Almost a year since abortion services were legalised in Ireland just over 300 GPs have agreed to carry out the procedure, according to new figures.
The procedure known as, Termination of Pregnancy (TOP), was signed into law, by President Michael D Higgins, and introduced on January 1 this year.
At the start of this month, 347 GPs had signed up to provide the service. There are 3,500 GPs nationwide, a third of whom are women.
Under the Act, no medical practitioner, nurse or midwife is obliged to carry out or participate in carrying out a termination, to which they have a conscientious objection, except in an emergency situation.
However, a person who has a conscientious objection must make alternative arrangements for the transfer of care to enable the woman to access termination services as necessary.
A spokesperson for the HSE, which governs the provision of abortion services, said:
“There is a good geographic spread of GPs taking part, enough to meet the needs of people who may need to access the service. To date 347 GPs have signed up to provide abortion services.”
Sligo is the only county which does not have a GP providing such services, according to the HSE.
The spokesperson refused to be drawn on why some hospitals such as St Luke's General Hospital in Kilkenny, which serves the counties of Carlow and Kilkenny, which have a combined population of 157,000, continues to not provide such services.
Women, living in Carlow or Kilkenny, who need to avail of TOPs have to travel to University Hospital Waterford (UHW) or Dublin for terminations.
Those living in Kilkenny would have a 52 kilometre drive for such services to be accessed in their nearest hospital of UHW while women in Carlow have a 80km journey.
All maternity hospitals in the country are providing the service.
The spokesperson added: “In line with the Health (Regulation of Termination of Pregnancy) Act 2018, a primarily community-led service is being delivered by GPs in primary care settings and women’s health service providers, with appropriate access and care pathways to acute hospital services as required.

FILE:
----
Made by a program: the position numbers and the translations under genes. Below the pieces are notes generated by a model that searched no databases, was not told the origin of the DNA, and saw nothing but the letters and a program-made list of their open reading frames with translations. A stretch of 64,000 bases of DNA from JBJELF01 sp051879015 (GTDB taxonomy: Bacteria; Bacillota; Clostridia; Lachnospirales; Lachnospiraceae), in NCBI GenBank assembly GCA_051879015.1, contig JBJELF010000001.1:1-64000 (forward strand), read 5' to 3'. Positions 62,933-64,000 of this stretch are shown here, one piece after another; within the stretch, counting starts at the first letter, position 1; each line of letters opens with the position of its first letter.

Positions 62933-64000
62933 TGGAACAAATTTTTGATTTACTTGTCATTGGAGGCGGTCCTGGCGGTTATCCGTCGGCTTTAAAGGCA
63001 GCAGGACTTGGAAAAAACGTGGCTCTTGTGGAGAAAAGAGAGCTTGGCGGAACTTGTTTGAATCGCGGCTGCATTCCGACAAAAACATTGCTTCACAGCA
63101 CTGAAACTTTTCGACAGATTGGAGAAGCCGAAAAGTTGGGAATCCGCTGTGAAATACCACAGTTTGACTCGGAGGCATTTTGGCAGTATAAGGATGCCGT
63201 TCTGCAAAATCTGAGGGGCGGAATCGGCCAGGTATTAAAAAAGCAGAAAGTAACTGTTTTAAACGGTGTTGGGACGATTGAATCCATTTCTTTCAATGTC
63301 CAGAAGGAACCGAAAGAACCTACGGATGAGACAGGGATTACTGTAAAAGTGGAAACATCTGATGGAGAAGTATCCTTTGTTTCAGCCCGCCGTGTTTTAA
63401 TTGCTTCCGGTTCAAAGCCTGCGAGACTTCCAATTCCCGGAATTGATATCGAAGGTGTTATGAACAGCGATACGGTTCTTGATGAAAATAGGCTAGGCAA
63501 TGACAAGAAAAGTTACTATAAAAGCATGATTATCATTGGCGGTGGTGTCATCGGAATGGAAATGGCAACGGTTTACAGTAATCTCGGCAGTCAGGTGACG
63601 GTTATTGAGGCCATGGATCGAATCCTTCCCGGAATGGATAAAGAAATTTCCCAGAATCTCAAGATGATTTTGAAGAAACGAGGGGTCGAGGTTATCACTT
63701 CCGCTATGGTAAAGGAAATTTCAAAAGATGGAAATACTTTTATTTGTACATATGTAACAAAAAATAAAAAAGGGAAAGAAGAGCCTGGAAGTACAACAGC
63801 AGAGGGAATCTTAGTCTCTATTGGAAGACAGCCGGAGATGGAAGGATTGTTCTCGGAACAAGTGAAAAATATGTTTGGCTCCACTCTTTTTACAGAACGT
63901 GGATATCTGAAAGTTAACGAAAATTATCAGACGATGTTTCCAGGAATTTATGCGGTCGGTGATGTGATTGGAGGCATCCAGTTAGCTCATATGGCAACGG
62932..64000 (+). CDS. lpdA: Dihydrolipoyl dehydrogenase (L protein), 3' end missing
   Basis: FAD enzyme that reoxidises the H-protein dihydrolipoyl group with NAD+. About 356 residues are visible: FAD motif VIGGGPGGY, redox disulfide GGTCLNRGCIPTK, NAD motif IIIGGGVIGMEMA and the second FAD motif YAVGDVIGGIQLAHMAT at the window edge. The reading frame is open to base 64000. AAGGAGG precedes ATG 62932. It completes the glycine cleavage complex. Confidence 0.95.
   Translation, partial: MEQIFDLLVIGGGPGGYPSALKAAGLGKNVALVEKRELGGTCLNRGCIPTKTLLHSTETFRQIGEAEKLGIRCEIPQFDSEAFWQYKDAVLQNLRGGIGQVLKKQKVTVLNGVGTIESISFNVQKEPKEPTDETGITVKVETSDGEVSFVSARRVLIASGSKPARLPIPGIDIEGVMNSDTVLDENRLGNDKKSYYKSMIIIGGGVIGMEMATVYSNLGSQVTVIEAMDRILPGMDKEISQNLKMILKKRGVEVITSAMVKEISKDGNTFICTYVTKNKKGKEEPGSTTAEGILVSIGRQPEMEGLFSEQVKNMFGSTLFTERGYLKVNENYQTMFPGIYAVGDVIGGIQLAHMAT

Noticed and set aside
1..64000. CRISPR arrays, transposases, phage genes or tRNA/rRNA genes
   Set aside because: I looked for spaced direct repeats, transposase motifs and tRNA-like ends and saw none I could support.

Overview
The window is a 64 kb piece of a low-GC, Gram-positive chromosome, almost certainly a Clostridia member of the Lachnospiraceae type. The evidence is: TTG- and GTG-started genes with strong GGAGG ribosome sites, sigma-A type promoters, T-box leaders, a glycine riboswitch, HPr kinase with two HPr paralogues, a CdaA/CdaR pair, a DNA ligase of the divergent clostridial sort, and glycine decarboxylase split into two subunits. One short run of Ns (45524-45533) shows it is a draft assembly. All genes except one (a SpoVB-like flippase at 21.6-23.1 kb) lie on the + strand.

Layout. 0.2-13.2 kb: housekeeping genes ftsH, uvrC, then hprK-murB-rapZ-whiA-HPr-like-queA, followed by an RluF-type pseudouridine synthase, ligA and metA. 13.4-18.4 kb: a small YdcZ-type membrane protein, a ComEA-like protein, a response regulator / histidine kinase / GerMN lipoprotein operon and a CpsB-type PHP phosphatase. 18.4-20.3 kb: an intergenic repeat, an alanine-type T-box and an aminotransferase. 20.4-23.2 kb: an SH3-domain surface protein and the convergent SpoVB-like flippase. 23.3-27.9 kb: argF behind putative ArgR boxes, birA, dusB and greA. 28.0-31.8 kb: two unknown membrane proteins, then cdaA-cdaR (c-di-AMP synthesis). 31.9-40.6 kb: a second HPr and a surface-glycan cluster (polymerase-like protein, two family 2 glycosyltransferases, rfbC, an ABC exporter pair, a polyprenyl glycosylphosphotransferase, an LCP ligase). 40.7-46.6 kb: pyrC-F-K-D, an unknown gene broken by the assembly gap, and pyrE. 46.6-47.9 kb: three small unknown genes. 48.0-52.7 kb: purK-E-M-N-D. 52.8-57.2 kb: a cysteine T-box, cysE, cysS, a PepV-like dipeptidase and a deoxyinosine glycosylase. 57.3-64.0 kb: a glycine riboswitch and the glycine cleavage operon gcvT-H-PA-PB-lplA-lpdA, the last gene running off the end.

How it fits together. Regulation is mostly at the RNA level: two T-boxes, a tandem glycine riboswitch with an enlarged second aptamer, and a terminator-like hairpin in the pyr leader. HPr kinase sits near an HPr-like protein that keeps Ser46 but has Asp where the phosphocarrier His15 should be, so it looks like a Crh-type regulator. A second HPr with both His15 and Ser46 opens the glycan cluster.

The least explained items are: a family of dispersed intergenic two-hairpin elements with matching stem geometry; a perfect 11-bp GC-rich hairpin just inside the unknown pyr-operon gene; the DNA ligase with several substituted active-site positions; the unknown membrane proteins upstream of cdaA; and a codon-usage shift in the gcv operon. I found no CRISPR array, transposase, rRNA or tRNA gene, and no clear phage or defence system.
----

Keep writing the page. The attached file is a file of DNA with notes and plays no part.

“All maternity hospitals are providing the following termination of pregnancy-related services such as managing complications arising from termination, providing appropriate care and supervision for women following a diagnosis of fatal foetal abnormality, and referral to the appropriate tertiary unit.”
The hospitals also provide appropriate care and supervision in cases where maternal health/life is at risk, and referral to the appropriate tertiary hospital.
The maternity units and hospitals providing abortion care in Dublin are; the National Maternity Hospital, Holles Street, Rotunda Hospital and The Coombe Women and Infants’ University Hospital.
Outside of the Capital the hospitals involved are Midland Regional Hospital Mullingar, Our Lady of Lourdes Hospital Drogheda, University Hospital Galway, Mayo University Hospital, Castlebar, University Maternity Hospital Limerick, Cork University Maternity Hospital and University Hospital Waterford
The HSE spokesperson continued: “Work is ongoing with the hospital groups to rollout the service in additional maternity hospitals. A national clinical lead for termination of pregnancy services will be appointed in the coming weeks.
“The clinical lead will support further implementation and the on-going provision of termination of pregnancy services”.
Several anti-abortion pickets were held throughout the year in Galway, Drogheda, Co Louth, Dublin and in Graiguenamanagh, Co Kilkenny.